Executives in Chicago and the Midwest may be excited to hear about all the General Motors executives suing to recover executive retirement plan benefits from a previously bankrupt employer. Often, when executives have such retirement plans, commonly referred to as SERPs (or “top hats”), the participants can expect to receive little or nothing if the employer becomes insolvent. That is because ERISA § 201(2) top hat plans are exempt from ERISA’s funding, vesting, and fiduciary responsibility protections, though are still enforceable as ERISA plans. The General Motors that emerged from bankruptcy assumed much of the pre-bankrupt retirement plan obligations, but the credit agreement with the United States Treasury required that certain obligations, including pension obligations, be reduced.
Like most executives and managers who have such non-qualified deferred compensation or excess benefit plans (ERISA § 3(36)), the GM executives appear to also have been participants in qualified retirement plans at GM, a defined benefit pension plan and a defined contribution stock bonus plan. On Monday, approximately 112 former executives (or their beneficiaries or alternate payees pursuant to a Qualified Domestic Relations Order) sued GM under ERISA § 502(a)(1)(B) claiming a denial of benefits due. The dispute between the executives and GM appears to be over interpretation of a provision in the plan which allows for reducing the SERP benefits by two thirds if benefits exceed $100,000 per year on a single life annuity basis.
The retirees argue that the reduction only applies if he benefits of the SERP exceed $100,000 per year. Meanwhile, GM argues the SERP benefits are reduced when benefits under the qualified retirement plan and the SERP combined exceed $100,000 per year. The language over which the parties dicker states: “for executive retirees who have a combined tax-qualified SRP plus non-qualified benefit under this Plan in excess of $100,000 per annum on a life annuity basis, the amount of benefits under this Plan over the combined $100,000 per annum threshold shall be reduced by 2/3rds.” This phrase is certainly open to more than one interpretation, though the question will be whether the administrator’s interpretation was reasonable. Also, the use of “combined” just before the second reference to $100,000 appears to present a hurdle to the retirees they did not appear to argue how they clear in any of the internal appeals.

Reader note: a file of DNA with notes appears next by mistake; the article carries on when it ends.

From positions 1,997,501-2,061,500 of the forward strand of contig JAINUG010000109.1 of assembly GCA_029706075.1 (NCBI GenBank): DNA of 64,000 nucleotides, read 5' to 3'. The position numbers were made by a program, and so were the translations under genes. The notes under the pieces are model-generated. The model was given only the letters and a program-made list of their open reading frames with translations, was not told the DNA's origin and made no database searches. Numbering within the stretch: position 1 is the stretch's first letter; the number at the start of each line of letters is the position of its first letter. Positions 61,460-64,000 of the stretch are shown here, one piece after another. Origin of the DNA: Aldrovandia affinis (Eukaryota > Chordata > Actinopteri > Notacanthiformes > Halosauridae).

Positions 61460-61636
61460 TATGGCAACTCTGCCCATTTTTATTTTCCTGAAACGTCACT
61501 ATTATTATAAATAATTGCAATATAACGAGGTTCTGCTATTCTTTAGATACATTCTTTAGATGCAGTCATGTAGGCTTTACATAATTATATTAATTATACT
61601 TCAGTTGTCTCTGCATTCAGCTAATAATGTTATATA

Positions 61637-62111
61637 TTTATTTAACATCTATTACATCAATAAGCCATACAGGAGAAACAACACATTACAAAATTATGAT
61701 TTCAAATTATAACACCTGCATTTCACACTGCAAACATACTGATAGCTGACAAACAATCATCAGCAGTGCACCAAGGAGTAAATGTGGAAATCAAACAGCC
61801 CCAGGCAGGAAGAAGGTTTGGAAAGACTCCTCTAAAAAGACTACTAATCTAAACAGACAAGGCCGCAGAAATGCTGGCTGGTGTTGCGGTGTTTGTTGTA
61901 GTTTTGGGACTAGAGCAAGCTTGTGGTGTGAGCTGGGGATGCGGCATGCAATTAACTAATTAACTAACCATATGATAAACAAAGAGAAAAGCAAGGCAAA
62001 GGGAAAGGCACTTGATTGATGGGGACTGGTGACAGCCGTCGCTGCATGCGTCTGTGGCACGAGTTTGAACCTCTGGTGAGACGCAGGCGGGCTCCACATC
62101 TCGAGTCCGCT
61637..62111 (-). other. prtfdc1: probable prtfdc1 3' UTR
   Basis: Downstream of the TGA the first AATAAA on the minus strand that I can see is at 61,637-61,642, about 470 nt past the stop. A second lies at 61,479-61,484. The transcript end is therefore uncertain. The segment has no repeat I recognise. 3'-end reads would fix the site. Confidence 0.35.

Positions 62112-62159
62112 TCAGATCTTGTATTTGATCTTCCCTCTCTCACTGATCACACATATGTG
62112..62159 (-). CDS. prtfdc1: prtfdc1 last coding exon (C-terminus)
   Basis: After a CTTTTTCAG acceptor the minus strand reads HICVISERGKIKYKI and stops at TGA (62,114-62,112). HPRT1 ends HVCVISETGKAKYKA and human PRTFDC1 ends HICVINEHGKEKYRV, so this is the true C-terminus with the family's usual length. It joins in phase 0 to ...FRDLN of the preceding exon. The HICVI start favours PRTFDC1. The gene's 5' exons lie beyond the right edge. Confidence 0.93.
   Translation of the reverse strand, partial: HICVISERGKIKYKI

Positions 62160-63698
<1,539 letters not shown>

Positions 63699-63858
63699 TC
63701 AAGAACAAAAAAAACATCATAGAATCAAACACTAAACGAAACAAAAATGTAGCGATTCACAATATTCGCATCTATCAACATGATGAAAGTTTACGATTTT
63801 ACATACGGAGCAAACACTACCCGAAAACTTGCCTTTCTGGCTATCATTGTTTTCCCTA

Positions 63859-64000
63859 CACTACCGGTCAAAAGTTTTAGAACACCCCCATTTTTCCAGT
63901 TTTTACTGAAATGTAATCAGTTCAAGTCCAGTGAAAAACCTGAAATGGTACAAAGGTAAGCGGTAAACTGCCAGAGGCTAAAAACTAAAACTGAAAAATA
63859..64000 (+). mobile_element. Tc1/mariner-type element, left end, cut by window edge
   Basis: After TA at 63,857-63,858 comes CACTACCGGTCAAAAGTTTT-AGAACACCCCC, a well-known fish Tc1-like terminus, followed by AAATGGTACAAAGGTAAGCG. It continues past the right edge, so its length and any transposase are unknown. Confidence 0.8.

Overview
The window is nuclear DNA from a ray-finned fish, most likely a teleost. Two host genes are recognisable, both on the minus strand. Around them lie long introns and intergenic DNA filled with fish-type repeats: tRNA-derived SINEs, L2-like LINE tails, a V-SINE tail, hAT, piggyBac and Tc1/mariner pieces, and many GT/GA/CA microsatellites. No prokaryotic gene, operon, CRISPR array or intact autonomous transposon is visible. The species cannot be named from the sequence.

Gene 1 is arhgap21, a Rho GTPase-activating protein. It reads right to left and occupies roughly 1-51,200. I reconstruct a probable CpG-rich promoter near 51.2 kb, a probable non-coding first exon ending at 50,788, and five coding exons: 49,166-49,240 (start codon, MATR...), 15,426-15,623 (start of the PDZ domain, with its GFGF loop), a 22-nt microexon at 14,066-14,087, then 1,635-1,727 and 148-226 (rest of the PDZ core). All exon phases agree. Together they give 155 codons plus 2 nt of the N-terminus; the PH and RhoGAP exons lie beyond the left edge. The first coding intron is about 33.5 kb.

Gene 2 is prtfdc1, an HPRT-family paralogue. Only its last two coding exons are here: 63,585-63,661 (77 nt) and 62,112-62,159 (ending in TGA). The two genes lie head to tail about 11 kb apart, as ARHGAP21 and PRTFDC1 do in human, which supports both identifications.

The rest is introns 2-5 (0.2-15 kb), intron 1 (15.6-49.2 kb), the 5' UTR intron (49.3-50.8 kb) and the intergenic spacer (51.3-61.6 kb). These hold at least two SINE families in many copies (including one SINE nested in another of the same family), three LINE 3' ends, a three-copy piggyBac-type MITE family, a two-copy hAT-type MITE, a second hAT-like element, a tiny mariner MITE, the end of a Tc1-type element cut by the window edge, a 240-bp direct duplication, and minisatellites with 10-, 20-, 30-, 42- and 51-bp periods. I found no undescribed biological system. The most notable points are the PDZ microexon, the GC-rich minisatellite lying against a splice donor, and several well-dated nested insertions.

The retirees’ interpretation of the plan may very well be the only reasonable interpretation when read in conjunction with other portions of the plan document, in light of amendments to the plan, or pursuant to prior Executive Compensation Committee interpretations of the clause. However, several critical pages of the plan document were omitted from that which was filed, and neither of the other categories of information were attached to the complaint, so we will have to wait to see the outcome! If you have questions about your executive retirement plan, call a lawyer who concentrates in ERISA today.